1. The Super 7 - er Pick 7 - would be scrapped. I would immediately lower pick 4 takeout back to 2003 levels, which I think was 14.75%. Why they raised prices in a falling handle landscape in the first place is beyond me. We immediately right this wrong. This lower takeout would then be advertised. "We have the lowest win 4 rake in North America" is our tagline. If this grows, I would seed this pool on Saturday nights to a big number and hope to get new money into the pool. The racing secretary would make sure all pick 4 races are 9 or 10 horse fields. There will never be a trap race in a pick 4 again - i.e. a race with a seven horse field with a 1-5 shot.

2. With WEG currently at 4 nights a week for harness, there is absolutely no excuse to card races with fields less than 9 - with some work. Entries have been in the 160 range, for 110 spots the past while. The horse population is there. After a few weeks of tweaking the condition sheet, we should be able to see full fields in most races. Once full fields are established, promotion begins: "Woodbine Harness Racing has the Fullest Fields in North America" is our tagline.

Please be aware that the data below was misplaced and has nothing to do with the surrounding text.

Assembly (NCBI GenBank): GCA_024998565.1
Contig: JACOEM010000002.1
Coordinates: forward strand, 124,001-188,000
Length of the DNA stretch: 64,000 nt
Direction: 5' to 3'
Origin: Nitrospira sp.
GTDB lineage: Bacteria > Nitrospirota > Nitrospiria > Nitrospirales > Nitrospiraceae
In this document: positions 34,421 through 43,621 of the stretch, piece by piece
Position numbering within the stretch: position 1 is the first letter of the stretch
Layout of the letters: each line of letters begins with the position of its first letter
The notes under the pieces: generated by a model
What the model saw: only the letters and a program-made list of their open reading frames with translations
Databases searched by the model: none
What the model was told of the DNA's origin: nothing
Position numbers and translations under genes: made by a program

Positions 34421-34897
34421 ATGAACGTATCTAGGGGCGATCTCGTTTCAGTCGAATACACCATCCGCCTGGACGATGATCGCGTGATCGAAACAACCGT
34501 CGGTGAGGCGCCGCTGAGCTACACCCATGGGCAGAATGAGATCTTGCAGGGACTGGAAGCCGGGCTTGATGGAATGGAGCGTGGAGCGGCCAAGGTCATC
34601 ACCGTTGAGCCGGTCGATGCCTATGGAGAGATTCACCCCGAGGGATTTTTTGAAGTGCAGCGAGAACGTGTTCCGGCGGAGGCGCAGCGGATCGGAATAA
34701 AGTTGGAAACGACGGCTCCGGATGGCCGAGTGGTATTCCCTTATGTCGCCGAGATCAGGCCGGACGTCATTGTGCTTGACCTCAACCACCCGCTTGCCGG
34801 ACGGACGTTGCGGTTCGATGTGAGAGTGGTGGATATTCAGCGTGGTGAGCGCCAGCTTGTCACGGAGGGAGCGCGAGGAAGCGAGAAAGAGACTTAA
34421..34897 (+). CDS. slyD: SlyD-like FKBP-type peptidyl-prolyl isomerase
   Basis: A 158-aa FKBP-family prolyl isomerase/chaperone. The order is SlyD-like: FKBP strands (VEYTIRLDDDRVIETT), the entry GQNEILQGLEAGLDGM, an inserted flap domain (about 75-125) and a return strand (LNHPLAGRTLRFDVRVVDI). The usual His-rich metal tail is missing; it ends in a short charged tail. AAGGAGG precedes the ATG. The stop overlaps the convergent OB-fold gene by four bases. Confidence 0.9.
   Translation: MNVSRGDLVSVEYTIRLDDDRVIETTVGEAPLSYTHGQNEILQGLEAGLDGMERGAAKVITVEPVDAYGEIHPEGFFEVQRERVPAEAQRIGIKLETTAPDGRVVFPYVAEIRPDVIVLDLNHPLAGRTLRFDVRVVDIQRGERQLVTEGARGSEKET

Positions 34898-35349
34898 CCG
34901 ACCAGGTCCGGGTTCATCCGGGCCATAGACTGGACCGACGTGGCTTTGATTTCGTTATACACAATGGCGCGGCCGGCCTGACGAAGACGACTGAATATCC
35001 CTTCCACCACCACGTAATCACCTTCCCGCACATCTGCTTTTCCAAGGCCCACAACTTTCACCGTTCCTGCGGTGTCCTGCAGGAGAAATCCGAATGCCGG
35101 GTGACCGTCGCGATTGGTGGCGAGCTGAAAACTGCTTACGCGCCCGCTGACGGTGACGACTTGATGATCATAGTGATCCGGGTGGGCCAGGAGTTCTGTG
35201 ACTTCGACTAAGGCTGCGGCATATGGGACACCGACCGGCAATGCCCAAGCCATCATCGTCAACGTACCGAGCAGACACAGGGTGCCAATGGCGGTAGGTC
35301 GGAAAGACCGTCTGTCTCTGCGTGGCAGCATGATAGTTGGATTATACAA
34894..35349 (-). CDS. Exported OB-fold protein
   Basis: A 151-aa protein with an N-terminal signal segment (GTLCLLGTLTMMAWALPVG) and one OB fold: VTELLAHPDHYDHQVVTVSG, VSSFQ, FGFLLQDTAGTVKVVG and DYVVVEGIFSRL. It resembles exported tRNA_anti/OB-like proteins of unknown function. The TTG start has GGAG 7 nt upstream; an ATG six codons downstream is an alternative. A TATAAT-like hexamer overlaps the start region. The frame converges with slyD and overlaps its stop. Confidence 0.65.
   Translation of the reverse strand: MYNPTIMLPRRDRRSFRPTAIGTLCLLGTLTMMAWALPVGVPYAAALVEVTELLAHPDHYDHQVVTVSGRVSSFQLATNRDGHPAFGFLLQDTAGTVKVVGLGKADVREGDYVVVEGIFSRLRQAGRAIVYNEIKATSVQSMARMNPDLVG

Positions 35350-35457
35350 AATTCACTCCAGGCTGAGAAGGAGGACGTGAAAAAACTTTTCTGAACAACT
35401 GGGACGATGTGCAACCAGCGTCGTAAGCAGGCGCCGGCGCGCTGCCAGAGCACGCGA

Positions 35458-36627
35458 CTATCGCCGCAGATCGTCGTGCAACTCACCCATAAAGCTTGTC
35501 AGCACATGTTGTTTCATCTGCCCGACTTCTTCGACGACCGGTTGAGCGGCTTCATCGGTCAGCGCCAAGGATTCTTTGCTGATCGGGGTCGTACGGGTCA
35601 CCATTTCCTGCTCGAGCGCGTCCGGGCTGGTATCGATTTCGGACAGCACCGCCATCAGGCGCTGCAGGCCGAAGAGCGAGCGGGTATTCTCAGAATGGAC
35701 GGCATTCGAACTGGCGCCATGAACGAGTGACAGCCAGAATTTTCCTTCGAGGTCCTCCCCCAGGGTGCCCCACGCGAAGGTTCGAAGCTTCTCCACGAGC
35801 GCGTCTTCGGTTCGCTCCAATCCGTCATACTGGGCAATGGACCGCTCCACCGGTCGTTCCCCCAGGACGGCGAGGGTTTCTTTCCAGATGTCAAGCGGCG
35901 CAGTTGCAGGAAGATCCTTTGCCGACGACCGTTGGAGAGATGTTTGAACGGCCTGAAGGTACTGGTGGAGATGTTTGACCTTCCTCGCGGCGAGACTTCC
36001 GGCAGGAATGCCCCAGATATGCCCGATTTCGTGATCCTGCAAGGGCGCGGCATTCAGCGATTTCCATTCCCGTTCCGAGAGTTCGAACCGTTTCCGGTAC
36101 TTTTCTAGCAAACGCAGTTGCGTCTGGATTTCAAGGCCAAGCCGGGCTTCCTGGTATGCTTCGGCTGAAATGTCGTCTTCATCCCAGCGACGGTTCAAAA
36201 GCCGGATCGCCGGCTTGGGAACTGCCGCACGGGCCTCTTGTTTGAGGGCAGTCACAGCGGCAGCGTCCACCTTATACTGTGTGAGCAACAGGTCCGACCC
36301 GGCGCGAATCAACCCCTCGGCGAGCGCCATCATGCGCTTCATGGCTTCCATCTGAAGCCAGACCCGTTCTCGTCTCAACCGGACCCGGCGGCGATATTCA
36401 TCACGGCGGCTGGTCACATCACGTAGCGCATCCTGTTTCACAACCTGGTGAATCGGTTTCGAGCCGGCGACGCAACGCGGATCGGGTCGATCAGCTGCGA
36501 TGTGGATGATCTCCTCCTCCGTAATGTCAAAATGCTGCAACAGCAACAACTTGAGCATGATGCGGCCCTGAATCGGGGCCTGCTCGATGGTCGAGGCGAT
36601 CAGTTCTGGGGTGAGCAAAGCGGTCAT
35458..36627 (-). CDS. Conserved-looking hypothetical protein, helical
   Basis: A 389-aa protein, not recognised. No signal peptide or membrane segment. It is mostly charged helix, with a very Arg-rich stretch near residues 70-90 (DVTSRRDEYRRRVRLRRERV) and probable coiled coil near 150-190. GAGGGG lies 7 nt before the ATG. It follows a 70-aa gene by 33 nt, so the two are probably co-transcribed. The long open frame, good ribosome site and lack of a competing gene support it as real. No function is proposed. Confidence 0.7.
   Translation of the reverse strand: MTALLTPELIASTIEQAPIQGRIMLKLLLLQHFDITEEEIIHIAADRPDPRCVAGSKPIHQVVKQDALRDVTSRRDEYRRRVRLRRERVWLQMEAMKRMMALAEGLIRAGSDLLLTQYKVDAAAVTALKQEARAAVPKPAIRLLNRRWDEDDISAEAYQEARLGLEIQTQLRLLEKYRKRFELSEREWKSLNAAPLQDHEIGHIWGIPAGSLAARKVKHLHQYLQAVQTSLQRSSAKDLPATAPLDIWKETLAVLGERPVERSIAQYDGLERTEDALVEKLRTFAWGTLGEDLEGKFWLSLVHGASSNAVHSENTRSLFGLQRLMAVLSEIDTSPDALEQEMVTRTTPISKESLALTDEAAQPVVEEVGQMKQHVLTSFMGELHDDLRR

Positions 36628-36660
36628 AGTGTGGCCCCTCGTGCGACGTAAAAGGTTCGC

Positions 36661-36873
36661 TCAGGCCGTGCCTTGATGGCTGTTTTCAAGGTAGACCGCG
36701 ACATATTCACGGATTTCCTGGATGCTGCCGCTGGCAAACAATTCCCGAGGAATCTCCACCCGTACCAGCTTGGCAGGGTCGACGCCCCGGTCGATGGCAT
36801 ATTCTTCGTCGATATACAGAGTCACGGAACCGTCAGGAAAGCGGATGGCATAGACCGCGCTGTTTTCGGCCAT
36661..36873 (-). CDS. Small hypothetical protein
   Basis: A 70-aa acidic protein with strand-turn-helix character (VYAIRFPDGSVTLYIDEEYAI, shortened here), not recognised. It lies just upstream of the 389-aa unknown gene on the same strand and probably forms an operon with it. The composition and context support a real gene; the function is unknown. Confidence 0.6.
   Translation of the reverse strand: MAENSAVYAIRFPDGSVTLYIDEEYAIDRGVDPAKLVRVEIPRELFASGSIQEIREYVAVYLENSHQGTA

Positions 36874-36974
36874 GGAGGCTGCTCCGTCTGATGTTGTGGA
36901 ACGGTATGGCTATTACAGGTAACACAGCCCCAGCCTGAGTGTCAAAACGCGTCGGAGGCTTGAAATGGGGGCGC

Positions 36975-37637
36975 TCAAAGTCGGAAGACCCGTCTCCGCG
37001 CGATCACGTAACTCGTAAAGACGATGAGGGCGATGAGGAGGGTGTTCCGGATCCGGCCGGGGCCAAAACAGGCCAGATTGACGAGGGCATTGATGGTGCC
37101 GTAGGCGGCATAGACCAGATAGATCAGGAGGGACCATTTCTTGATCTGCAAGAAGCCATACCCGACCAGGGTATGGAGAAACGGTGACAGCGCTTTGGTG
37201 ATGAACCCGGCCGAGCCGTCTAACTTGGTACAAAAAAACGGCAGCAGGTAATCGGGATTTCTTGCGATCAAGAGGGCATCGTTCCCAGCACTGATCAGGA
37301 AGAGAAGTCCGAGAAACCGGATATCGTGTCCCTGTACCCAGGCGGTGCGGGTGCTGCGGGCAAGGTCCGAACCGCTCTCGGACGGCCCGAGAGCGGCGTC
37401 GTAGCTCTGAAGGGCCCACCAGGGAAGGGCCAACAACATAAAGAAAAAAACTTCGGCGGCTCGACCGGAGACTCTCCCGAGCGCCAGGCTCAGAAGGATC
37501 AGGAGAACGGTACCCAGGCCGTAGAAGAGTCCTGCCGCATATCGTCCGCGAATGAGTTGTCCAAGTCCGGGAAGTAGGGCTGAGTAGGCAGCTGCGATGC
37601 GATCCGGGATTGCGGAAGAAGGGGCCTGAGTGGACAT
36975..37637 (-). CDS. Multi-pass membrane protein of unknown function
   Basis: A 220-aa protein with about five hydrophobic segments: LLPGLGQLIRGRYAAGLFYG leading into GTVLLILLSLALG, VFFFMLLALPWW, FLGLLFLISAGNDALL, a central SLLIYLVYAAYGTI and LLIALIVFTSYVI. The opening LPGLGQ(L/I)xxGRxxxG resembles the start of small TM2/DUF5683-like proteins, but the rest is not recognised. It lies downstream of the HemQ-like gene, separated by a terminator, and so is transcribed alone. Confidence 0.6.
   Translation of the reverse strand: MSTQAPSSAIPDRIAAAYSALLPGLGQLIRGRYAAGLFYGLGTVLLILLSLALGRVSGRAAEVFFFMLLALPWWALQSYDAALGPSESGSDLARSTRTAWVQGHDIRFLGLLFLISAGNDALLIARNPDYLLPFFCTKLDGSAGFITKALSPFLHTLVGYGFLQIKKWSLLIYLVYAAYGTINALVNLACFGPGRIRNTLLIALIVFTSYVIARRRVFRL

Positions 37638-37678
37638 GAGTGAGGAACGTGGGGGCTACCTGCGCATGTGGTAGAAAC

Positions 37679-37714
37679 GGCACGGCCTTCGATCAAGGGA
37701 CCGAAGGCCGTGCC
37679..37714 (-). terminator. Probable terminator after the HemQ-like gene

3. The high end of the condition sheet - FFA's etc, will now be full fields with FFA Handicaps. The purse for this event will be made $60,000 from $45,000. It will be a feature race every week and press releases about this race will be sent out - it is our draw. It will be a field of ten. The FFA's we currently see seem to be 5 or 6 or 7 horse fields and are generally snorefests. The promotion: "WEG Harness has the richest and deepest Handicap division of Open pacers in North America" We might even attract some new horses from the Meadowlands.

4. We own a night. Trots are raced on Thursdays, perhaps with some sort of bet promo. Young horses are raced, say Fridays. We own Saturdays: The best fields are assembled, the pick 4 is seeded, HPI rewards points are doubled, purses are upped to attract the best horses we can (while diverting purses from other nights), 13 or 14 high quality races are carded, the pre-game show with Mike and the boys is promoted and they work on camera most if not all night - no dead air, we also take the Saturday show up to Champions where interaction with customers can occur and we can create some buzz up there, all simulcast races have volumes turned down - on track stuff is key and it is the focus. On track giveaways, slots stuff to hopefully cross people over - virtually everything is done for that night. Promotion: "Saturday at Woodbine is Harness Night In Canada"